[Click play above to stream Cities of Mars’ Celestial Mistress EP in full. It’s out Friday, April 8, via Suicide Records.]
Swedish trio Cities of Mars impressed last year with their debut two-songer, Cyclopean Ritual / The Third Eye (streamed here). That release found them not only basking in plus-sized riffing and thick, rolling grooves, but also introduced the lead character, Nadia, whose story continues on the follow-up three-track EP, Celestial Mistress, issued via Suicide Records with intentions toward a 10″ pressing later in 2016. Together, the two offerings seem geared toward establishing a foundation for a first Cities of Mars full-length still to come, but it’s important to note that while the story picking up with Celestial Mistress opener “Gaze of Leviathan” and continuing through “Beneath a Burning Sun” and the sprawl of the 11-minute closing title-track is in progress already at the start of this release, it doesn’t necessarily require one to have heard the prior single to understand what Cities of Mars are going for in terms of sound or overall theme.
We enter with Nadia on Mars. Or, more accurately, beneath it. As the start-stop nod of “Gaze of Leviathan” takes hold, a current of bass rumble from Danne Palm underlying the guitar of Christoffer Norén and the forward cymbal crash of drummer Johan Küchler, the lyrics set the stage for the sci-fi saga playing out. The inclusion of drones or keys in the second verse gives more of a feel that strange things are playing out, and the story follows through there as well, with Nadia making her way underground toward the ancient lost Martian city Bahb-Elon, where she’ll eventually meet the EP’s titular mistress.
Of course, you can engage these songs on that level or not. Out of context, “Gaze of Leviathan” (8:50) offers massive riffs and an infectious, shouted hook that demonstrates clear progression from Cities of Mars‘ initial single while feeling built outward along similar lines, and the subsequent “Beneath a Burning Sun” follows suit structurally and in its push through to its chorus, repeating the title-line as a distinct moment of arrival within it. These songs and “Celestial Mistress” all work just fine on their own, but the narrative deepens the listening experience. “Beneath a Burning Sun” introduces a secondary character — not sure on the name — who was an ancient Martian fighter pilot shot down, and backs up the fluid motion of “Gaze of Leviathan”‘s verses, chorus, solo, ending with an efficient, relatively straightforward take of its own that still opens wide during its initial verse and builds toward its harmonized-shout hook.
As a centerpiece — only three tracks, but still 27 minutes — it provides a landmark that, especially when positioned next to “Celestial Mistress” bodes well for Cities of Mars‘ full-length debut, since it shows not only an ability to vary songwriting around common ideas, but a sense of relating one track to those around it to create an overarching flow, which is something that even a two-song single can’t really accomplish. In its second half, “Beneath a Burning Sun” kicks into faster riffing without losing its central density of swing, and when they turn it back around for a return to the chorus, the effect is unrepentantly righteous. Doesn’t matter if you relate it to Sabbath, or Sleep, or whoever. Done so well, it still sounds heavy as anything.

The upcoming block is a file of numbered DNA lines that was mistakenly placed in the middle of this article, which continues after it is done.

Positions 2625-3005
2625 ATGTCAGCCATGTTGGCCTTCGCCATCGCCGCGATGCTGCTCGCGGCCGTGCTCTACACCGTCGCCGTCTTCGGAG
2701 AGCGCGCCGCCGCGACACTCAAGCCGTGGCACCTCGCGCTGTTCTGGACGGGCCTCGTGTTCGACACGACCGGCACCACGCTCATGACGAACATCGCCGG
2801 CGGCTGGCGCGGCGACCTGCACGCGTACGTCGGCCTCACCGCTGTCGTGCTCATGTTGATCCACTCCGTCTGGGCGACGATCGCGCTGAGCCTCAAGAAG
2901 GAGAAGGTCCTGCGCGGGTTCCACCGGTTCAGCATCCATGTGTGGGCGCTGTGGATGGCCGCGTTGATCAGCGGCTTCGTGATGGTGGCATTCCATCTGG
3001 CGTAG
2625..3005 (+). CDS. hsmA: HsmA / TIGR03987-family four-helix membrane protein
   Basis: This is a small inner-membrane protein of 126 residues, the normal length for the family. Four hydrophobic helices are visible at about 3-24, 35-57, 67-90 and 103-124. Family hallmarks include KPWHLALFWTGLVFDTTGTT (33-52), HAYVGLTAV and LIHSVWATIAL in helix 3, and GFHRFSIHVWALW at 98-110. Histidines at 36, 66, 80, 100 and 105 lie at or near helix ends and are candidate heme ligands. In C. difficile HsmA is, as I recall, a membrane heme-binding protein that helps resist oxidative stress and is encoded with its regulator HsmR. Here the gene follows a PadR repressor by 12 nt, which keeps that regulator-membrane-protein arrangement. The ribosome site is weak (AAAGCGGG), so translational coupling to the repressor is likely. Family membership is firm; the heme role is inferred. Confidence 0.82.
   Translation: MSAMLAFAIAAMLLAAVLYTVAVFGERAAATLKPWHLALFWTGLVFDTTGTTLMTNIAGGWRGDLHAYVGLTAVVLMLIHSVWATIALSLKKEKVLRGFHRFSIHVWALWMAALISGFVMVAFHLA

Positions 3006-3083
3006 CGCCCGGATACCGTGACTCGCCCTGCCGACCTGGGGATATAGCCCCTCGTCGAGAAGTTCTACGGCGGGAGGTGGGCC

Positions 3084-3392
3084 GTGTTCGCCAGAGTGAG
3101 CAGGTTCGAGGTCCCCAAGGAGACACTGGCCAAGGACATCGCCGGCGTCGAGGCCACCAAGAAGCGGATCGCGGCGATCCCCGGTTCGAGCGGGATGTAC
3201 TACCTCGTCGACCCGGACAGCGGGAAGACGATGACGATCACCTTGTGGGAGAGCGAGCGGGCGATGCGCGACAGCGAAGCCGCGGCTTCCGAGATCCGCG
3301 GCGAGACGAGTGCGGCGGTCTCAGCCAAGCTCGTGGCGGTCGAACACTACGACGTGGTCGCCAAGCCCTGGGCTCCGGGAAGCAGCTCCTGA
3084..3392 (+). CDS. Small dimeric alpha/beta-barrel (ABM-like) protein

And as “Beneath a Burning Sun” — presumably that pilot’s aircraft crashed in a Martian desert — winds down its finish in amp noise, the course of Celestial Mistress feels set. The expectation for the title-track is another big hook, more rolling riffs and big tones. Well, it’s still pretty large, all told, but as Nadia confronts the leader of Martian civilization underground, the vibe shifts significantly, and “Celestial Mistress” is much more about spaciousness than impact. Guitars spread wide over an initial movement as rich basslines and ride cymbal provide a sense of motion, and the full-boar riff that takes hold does so after three minutes of build. Dual-vocals from Palm and Norén round out the first verse — all the more spacious — and a moodier sensibility emerges as a more melodic, almost neo-prog metal break arrives at the halfway point, but the course of “Celestial Mistress” is deceptive in that a build is underway already.
Cities of Mars make their way through a few subdued lines before the consuming wall of fuzz kicks back in before the nine-minute mark, Norén topping it with a final lead that, much to the band’s credit, isn’t layered over a line of rhythm guitar, and then rounding out with a last chorus and instrumental roll to end the track cold in a way that suggests “to be continued…” without actually saying it. Whatever it does for the plotline that has run throughout their two releases to-date, Celestial Mistress broadens the scope of Cities of Mars‘ work overall, and finds them as able to conjure an atmosphere as they are to slam their audience with tonal heft. To be blunt, they use both to excellent effect, and as like the single before it, Celestial Mistress was recorded by Esben Willems (also of Monolord), there’s even more a continuity of sound tying their work together. Writing songs that tell a story over multiple releases can be tricky as a band progresses in their style, but like Nadia deep in an underground Martian tunnel, Cities of Mars seem to have no trouble with navigation.